Pandanet European Team Go Champs, round 1

Yesterday on Tuesday was the first round of the Pandanet European Team Go Championship tournament in the A league. Finland’s team, consisting this time of me, Juri Kuronen 6 dan, Juuso Nyyssönen 5 dan and Javier-Aleksi Savolainen 5 dan—our strongest possible line-up—faced Russia. Though we had several good opportunities to tie the match or possibly even take the win, in the end Finland lost 1-3 after a rather breathtaking fight.

In this post, I’ll provide you commentaries on the board 1 and 2 games, Antti Törmänen vs. Ilya Shikshin and Juri Kuronen vs. Alexandre Dinerchtein, respectively. Juri was the only one of the Finnish team to win their game. The comments are provided by the Nordic Go Academy!

Board 1: Shikshin (b) vs. Törmänen

Antti-Ilya-annotated-gowrite_fig1

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Studies and future plans

Time sure flies! It’s already one month since my last post. Unfortunately, I don’t have anything very productive for this update either, but I thought it best to write about what’s going on.

As you may by now guess, my current biggest time constraints come from my university studies that have been going on since the start of September. I’m attempting to get my bachelor’s degree done during the current year, which means that in addition to my otherwise big number of courses to complete, I also have a bachelor’s thesis to write. Luckily for me, however, the thesis is related to go: its subject is vaguely “expertise: what is it, and how does it develop — approached from skill-based board games’ point of view”. In roughly one and a half months, I should have about 25 pages of literature research written!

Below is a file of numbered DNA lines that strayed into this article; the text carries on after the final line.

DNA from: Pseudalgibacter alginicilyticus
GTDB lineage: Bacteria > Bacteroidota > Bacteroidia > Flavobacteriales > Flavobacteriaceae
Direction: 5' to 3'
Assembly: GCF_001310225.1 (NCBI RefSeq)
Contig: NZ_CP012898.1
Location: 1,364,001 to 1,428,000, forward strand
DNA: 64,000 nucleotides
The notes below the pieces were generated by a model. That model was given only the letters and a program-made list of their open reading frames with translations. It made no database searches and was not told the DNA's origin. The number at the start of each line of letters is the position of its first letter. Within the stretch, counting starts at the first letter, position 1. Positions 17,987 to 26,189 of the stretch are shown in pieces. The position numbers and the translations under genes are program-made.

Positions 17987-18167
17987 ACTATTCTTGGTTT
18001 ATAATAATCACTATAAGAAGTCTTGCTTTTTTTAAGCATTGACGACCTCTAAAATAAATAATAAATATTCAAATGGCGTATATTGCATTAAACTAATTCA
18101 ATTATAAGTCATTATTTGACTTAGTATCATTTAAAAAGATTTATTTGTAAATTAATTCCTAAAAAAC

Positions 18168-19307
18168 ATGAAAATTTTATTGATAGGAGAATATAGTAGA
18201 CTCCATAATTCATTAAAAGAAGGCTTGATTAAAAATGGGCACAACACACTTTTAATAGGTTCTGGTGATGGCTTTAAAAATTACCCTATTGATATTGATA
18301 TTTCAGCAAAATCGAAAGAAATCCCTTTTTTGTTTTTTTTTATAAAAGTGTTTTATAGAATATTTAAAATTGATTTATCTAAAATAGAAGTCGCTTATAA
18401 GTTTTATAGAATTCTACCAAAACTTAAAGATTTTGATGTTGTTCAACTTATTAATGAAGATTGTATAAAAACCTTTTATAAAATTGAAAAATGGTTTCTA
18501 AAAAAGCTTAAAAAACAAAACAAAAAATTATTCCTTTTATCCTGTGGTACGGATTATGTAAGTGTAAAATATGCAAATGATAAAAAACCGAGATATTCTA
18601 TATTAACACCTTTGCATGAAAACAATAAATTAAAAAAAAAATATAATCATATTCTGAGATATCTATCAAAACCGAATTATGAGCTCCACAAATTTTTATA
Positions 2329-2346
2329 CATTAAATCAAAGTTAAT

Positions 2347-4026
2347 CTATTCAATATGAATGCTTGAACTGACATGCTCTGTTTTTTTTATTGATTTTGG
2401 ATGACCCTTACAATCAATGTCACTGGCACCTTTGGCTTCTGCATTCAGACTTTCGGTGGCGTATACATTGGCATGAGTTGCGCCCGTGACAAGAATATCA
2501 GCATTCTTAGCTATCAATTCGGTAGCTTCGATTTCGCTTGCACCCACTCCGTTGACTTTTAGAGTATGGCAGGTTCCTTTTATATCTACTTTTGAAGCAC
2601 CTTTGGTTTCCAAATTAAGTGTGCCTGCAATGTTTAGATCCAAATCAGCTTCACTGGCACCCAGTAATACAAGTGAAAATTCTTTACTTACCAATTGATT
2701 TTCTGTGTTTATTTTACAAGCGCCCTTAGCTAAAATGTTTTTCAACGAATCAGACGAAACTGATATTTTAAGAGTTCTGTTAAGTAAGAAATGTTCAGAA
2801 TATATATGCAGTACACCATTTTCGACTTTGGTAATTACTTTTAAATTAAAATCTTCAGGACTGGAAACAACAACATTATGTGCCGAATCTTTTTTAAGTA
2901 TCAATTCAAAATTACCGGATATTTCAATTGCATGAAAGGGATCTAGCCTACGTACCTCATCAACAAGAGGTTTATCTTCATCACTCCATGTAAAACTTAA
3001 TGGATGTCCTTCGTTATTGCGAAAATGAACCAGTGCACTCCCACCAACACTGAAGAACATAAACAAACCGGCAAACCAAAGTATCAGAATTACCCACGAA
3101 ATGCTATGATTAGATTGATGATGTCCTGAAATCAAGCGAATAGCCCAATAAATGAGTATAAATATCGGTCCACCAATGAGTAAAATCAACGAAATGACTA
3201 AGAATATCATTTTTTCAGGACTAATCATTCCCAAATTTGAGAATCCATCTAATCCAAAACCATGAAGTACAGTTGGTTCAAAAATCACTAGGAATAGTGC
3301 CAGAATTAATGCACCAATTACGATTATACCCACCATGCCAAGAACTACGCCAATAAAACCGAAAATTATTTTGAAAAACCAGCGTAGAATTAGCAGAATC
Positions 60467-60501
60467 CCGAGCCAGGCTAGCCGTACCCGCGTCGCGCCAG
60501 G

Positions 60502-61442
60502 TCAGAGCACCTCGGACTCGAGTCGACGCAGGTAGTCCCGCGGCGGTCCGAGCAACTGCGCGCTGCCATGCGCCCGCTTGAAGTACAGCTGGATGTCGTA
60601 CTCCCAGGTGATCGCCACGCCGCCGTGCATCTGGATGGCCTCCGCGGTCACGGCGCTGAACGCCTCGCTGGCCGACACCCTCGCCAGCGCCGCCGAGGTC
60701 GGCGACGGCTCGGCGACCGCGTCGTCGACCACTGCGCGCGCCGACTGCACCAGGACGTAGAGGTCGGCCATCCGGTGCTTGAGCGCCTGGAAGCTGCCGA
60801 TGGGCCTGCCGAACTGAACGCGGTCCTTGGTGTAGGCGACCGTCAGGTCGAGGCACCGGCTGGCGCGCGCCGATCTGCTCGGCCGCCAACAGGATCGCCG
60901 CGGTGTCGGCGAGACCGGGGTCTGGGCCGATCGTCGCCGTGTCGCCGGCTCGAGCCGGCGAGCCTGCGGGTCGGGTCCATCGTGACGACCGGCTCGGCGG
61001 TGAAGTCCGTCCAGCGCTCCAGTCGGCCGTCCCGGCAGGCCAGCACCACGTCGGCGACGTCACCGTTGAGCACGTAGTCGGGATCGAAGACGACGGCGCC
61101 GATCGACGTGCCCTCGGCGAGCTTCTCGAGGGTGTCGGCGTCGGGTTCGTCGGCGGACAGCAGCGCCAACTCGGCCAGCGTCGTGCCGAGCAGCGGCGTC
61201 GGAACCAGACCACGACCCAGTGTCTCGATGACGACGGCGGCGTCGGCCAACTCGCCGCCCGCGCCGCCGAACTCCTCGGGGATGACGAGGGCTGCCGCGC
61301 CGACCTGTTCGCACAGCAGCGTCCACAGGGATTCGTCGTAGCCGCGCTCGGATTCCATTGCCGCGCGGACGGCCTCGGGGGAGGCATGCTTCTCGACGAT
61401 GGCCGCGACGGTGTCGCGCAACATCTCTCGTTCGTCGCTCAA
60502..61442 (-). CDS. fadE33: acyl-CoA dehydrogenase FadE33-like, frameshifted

While I am indeed busy with studying, I cannot let myself have a break from go. So, while I’ve cut down on my online go activities, I still quite regularly attend Finnish go club meetings, review pro games and do tsumego. Also, eg. during the following weekend, I’ll play at the second Finnish championship preliminary. You should in fact be able to follow some game relays on KGS!

The next Gooften essay is still on its way, though I’m starting to have an idea for it in my head. Also, lately I’ve been fiddling around with the idea of writing a go book — I’ve done quite a bit of go teaching during the last few years, and together with the theory of expertise that I’m studying lately, I get the feeling I should be able to write something more or less instructive. If I were to start writing the book, it would approach the game from very general points of view, explaining fundamental strategy and tactics on several levels. Imagine Lessons in the Fundamentals of Go, but with somewhat different topics, and maybe going more into detail. In fact, I might co-write the book together with the other Nordic Go Academy teachers.

That’s all I’ve to share for now. Hopefully I can soon get back to writing more here!

Getting all the busier

This time, I’m writing a shorter status update only. There was a nice snowstorm yesterday here in Tokyo — indeed, the snowfall was pretty much at the same level with what we usually get in Finland. In addition to the snow, there was also some thundering, which is something we usually do not get in Finland. A few hours into the snowfall, the ground was all slushy, and even now, some eighteen hours later, it appears there’s some snow left on the ground. Just when I was thinking that I wouldn’t see any snow at all this winter!